I’ll take the easy part of that first. This can be read as a stand-alone book, but it the latest release (5th of an eventual 7) in my Victorian romance series, Harrow’s Finest Five. Regular readers of the blog might recall that the series is about “smart women, sexy men, steamy passion, and the occasional scandal.”
Four Corners is about two scientists pursuing a place in history who learn that love confounds logic every time. When their research unravels and forces them onto opposite sides of a scientific controversy, they’re forced to choose between their careers and their love .I think of it as my geeks-fall-in-love story. My goal, though, wasn’t to make them out as awkward or obtuse, absent-minded scientists. It was explore the way that two people who have single-mindedly, almost ruthlessly, pursued a goal and have their eye on the distant prize might be ill-equipped to handle or even recognize love when they trip right over it. And steamy passion. All the books in the series have some steamy passion!
2. What about the book makes you most proud? Continue reading
Or maybe Why a Romance Writer Would Make a Good President is a better title for this post. I started thinking about this because, at the moment, all the front runners in either party are white men in their 70s. That really doesn’t work for me. What would work? Definitely someone younger. Also someone who doesn’t have to ‘court’ the minority vote because they’re already in the minority, which, in my opinion, would make that someone in a better position to consider policy implications for ALL Americans, not just the ones that look like they do. I’m using Stacey Abrams, who has published romance novels with African-American characters under the pen name Selena Montgomery, as an example, but I think romance writers, in general, have the characteristics needed to be a great president. Continue reading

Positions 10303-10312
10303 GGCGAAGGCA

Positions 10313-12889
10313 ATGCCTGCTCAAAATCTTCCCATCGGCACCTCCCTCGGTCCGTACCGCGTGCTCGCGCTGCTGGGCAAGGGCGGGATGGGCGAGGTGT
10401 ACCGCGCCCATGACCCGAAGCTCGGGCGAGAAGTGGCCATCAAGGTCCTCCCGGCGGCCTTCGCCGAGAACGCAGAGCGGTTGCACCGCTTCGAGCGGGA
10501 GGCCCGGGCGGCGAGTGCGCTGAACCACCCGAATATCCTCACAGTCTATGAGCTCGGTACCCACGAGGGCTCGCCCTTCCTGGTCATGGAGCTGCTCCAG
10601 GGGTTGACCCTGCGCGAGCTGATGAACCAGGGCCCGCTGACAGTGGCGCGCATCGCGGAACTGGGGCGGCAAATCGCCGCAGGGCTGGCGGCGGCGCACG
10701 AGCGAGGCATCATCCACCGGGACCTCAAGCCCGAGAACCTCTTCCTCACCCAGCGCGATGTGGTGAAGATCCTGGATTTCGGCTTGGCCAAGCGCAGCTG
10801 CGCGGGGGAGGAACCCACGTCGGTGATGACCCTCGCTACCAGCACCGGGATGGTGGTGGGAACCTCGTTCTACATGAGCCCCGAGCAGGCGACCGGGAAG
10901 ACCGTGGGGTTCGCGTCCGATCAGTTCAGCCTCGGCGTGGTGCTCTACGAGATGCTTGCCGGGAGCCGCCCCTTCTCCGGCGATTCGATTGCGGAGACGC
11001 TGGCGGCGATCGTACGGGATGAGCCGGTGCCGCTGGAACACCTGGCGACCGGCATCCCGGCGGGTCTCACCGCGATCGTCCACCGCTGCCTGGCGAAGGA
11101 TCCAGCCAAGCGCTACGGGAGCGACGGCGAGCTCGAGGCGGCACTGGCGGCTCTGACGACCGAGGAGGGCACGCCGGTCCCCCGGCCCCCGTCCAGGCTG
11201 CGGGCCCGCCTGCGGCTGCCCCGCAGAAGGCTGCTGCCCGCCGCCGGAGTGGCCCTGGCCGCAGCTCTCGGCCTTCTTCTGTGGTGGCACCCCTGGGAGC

Do you know about Booksweeps?
I discovered them last year, when Jeanne included one of her Touched By A Demon books in a paranormal romance sweep. Since then I’ve heard good things about them, so when I saw they were running an Epic Sword & Sorcery Fantasy sweep I knew it was my turn. Here’s the graphic for The Seeds of Power:
A Booksweep is a contest that aims to connect avid readers of a particular subgenre with authors who’d like to reach a wider readership. First prize is usually something like an e-reader plus a free copy of every book in the sweep. Second prize is a free copy of every book.